## the Frequency Counter Pattern Explained

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In my last article, I shared my thoughts on how to prepare for a software developer interview.

In this article, I am going to switch gears a bit and talk about common patterns you can use to solve problems in technical interviews. We’ll discuss the *frequency counter* pattern in depth to help you tackle it effectively.

## What is the “Frequency Counter” pattern?

The Frequency Counter pattern uses an object or set to collect values and the frequency of those values.

This pattern is often used with an `array`

or a `string`

, and allows you to avoid nested loops (quadratic time complexity `O(n²)`

).

## When should I use the Frequency Counter pattern?

The Frequency Counter pattern is most helpful when you have multiple pieces of data that you want to compare with one another. Let me walk you through an example to see the Frequency Counter in action.

## The “sameSquared” exercise

- Write a function called
`sameSquared`

which accepts two arrays - The function should return
`true`

if*every*value in the first array has its corresponding value squared in the second array - The frequency of the values must be the same

### What is the optimal outcome?

After our function is written, we should expect our `sameSquared`

function to return these values.

`sameSquared([1, 2, 3], [4, 1, 9]); `

*// true*

`sameSquared([1, 2, 3], [1, 9]); `

*// false*

`sameSquared([1, 2, 1], [4, 4, 1]); `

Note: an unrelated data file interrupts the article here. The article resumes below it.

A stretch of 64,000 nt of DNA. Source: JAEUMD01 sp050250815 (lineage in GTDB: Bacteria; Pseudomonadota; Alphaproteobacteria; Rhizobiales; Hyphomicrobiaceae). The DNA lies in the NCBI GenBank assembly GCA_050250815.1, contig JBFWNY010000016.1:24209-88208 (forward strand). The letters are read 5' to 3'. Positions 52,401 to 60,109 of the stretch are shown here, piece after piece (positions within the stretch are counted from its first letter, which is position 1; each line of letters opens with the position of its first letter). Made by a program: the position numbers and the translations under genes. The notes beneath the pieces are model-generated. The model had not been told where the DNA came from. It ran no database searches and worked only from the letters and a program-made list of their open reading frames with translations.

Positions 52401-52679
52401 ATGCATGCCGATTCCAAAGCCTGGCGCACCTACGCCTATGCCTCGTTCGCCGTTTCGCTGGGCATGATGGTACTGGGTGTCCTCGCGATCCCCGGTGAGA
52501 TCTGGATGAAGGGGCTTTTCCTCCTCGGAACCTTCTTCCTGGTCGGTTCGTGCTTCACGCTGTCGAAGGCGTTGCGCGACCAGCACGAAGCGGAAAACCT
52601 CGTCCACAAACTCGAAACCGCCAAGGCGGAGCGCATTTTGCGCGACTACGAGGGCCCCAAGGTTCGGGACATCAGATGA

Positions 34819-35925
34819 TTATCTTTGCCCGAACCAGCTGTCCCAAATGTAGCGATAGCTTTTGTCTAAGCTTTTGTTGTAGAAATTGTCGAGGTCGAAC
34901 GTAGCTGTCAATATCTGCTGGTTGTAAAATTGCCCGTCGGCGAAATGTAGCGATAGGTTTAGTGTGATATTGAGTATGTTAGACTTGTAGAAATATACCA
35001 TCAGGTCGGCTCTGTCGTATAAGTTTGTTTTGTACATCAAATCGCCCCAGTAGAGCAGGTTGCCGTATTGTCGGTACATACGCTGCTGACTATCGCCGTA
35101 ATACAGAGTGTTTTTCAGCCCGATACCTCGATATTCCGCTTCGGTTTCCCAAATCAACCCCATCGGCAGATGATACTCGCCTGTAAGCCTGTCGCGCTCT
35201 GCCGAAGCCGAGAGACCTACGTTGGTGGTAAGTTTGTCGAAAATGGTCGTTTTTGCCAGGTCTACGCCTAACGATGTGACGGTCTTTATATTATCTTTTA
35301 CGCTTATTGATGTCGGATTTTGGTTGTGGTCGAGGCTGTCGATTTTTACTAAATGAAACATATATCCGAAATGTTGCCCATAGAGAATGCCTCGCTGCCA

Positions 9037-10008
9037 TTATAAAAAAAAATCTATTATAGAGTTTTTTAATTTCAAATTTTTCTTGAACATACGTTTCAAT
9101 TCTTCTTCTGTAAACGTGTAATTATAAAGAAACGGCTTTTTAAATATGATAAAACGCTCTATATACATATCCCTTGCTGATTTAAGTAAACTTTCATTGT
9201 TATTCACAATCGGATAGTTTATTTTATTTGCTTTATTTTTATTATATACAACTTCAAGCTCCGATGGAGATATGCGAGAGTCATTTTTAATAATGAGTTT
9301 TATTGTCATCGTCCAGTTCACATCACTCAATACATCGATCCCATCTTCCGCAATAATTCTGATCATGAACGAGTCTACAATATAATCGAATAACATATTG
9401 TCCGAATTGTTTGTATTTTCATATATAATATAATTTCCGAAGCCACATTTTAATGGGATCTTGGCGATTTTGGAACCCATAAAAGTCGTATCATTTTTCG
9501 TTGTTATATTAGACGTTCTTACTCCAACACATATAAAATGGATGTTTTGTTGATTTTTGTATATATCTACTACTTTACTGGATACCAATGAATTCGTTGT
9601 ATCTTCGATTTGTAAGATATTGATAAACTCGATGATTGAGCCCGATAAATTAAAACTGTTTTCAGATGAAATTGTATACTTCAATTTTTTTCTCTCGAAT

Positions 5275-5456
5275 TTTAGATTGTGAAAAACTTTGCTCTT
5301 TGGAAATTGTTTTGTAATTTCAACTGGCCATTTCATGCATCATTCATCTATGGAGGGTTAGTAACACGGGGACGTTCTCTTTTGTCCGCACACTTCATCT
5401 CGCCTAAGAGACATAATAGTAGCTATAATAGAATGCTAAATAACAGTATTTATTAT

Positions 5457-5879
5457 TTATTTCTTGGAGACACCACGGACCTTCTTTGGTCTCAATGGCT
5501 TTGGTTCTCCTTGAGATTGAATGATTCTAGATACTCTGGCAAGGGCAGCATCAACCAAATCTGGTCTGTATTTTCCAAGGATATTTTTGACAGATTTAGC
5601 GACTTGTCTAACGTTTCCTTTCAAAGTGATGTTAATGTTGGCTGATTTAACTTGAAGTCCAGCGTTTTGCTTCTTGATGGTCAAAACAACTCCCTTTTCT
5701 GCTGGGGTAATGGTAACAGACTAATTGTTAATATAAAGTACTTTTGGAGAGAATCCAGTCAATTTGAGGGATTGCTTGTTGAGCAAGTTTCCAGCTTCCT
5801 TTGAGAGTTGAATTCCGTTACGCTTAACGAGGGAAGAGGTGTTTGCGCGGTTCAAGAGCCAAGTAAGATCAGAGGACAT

*// false*

`sameSquared([2, 3, 6, 8, 8], [64, 36, 4, 9, 64]); `

*// true*

### Getting started

First, using the `function`

keyword, we create a function with the identifier `sameSquared`

:

```
function sameSquared() {
```

Our function `sameSquared`

needs two parameters, a first array and a second array. In this example, we are passing these values `[1, 2, 3]`

and `[4, 1, 9]`

.

```
function sameSquared(firstArr, secondArr) {
```

### Check edge cases

Inside of our function block, we want to address a few edge cases. First, we need to check that both parameters have truthy values, that is *not* `null`

, `undefined`

, and so on.

We can check for a falsy value by using the `!`

operator. If `firstArr`

or `secondArr`

is falsy, we return `false`

.

```
function sameSquared(firstArr, secondArr) {
if (!firstArr || !secondArr) return false;
```

The next edge case we want to account for is to ensure that the length of both arrays are the same. If they are different, we know that they can *not* contain an equal amount of shared values.

By checking the `length`

property on both parameters, we can determine if they are the same. If they are not, we return `false`

.

```
function sameSquared(firstArr, secondArr) {
if (!firstArr || !secondArr) return false;
if (firstArr.length !== secondArr.length) return false;
```

### Build a “dictionary” to avoid nested loops

We need to keep track of all values in at least one of the arrays. To do this, and to avoid a nested loop, we can store these values in a hash table (object). I’ll call mine `lookup`

.

```
function sameSquared(firstArr, secondArr) {
if (!firstArr || !secondArr) return false;
if (firstArr.length !== secondArr.length) return false;
const lookup = {};
```

Using a `for of`

loop, we iterate through the `firstArr`

. Inside of the `for of`

block, we assign the key to the result of `value * value`

.

The value in this key/value pair will be a *frequency counter* that reflects how many times a specific value is “seen” in the `firstArr`

.

First, we check if `lookup`

contains an entry for `value * value`

, if it does, we add `1`

to it. If it does not, we assign the value to `0`

and then add `1`

.

```
function sameSquared(firstArr, secondArr) {
if (!firstArr || !secondArr) return false;